The Constitution of India embodies six of Fundamental Rights in Part III to act as limitations on the Executive (government) as well as legislative powers (law-making). Though these rights are modelled on the US pattern, the Indian Constitution makes a compromise between the principles of Parliamentary Sovereignty and Judicial Supremacy.
In the US, the American President enjoys the power to nullify any decision made by the Federal Court while in the UK, whatever the Parliament says, is law. The Indian Constitution is a via-media between these two extremes. These fundamental rights help not only in protection but also the prevention of gross violations of human rights. They emphasize on the fundamental unity of India by guaranteeing to all citizens the access and use of the same facilities, irrespective of background.
Some fundamental rights apply for persons of any nationality whereas others are available only to the citizens of India. The right to life and personal liberty is available to all people and so is the right to freedom of religion. On the other hand, freedoms of speech and expression and freedom to reside and settle in any part of the country are reserved to citizens alone, including non-resident Indian citizens. The right to equality in matters of public employment cannot be conferred to overseas citizens of India.
Fundamental rights primarily protect individuals from any arbitrary state actions, but some rights are enforceable against individuals. For instance, the Constitution abolishes untouchability and also prohibits begar. These provisions act as a check both on state action as well as the action of private individuals.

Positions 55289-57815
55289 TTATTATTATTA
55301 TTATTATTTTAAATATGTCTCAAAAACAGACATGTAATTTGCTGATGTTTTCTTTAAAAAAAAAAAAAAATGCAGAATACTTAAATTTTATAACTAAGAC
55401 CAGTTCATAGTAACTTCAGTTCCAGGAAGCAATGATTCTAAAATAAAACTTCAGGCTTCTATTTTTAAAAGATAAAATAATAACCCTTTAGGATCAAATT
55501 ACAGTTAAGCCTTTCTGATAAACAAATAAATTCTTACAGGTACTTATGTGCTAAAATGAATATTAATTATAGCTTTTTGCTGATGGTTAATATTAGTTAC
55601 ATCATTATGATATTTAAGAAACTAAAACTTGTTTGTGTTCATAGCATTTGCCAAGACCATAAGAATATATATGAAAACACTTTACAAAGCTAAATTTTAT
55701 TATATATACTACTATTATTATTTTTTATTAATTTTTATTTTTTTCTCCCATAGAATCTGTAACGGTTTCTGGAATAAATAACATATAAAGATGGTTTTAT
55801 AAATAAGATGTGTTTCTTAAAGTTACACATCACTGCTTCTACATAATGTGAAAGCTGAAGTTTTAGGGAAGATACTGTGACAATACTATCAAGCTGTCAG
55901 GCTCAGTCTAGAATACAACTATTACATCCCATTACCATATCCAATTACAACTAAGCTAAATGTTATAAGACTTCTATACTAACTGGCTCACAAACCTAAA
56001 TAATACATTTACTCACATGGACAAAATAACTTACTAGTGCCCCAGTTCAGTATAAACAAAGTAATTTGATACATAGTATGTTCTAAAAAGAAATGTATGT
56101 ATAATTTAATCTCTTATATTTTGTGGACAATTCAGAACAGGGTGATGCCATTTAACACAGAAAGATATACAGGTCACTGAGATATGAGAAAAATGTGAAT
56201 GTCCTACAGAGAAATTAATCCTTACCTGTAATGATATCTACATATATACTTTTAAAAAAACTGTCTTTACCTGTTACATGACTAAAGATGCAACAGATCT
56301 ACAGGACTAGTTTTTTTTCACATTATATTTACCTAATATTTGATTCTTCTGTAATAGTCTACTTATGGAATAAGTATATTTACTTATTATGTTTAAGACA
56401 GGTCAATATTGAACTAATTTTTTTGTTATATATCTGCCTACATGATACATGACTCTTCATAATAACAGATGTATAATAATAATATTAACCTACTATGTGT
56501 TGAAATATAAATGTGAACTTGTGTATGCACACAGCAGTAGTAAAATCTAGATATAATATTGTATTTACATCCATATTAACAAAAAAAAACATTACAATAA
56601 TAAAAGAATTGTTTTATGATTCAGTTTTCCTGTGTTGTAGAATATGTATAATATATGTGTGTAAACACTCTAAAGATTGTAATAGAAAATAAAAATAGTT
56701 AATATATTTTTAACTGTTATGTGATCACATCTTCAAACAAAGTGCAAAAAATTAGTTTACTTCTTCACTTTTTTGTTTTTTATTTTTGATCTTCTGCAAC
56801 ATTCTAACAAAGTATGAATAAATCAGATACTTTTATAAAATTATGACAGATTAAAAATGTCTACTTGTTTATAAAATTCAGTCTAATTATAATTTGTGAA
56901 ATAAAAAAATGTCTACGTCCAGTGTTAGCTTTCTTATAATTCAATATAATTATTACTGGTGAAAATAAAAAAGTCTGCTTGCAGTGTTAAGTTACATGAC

The Supreme Court has ruled that all provisions of the Constitution, including fundamental rights can be amended. However, the Parliament cannot alter the basic structure of the constitution. Features such as secularism and democracy fall under this category. Since the fundamental rights can only be altered by a constitutional amendment, their inclusion is a check not only on the executive branch, but also on the Parliament and state legislatures.
A state of national emergency has an adverse effect on these rights. Under such a state, the rights conferred by Article 19 (freedoms of speech, assembly and movement, etc.) remain suspended. Hence, in such a situation, the legislature may make laws which go against the rights given in Article 19. Also, the President may by order suspend the right to move court for the enforcement of other rights as well.
1. Right to equality
Right to equality is an important right provided for in Articles 14, 15, 16, 17 and 18 of the constitution. It is the principal foundation of all other rights and liberties, and guarantees the following:
Equality before law: Article 14 of the constitution guarantees that all citizens shall be equally protected by the laws of the country. It means that the State cannot discriminate any of the Indian citizens on the basis of their caste, creed, colour, sex, gender, religion or place of birth.
Social equality and equal access to public areas: Article 15 of the constitution states that no person shall be discriminated on the basis of caste, colour, language etc. Every person shall have equal access to public places like public parks, museums, wells, bathing ghats and temples, etc. However, the State may make any special provision for women and children. Special provisions may be made for the advancements of any socially or educationally backward class or scheduled castes or scheduled tribes.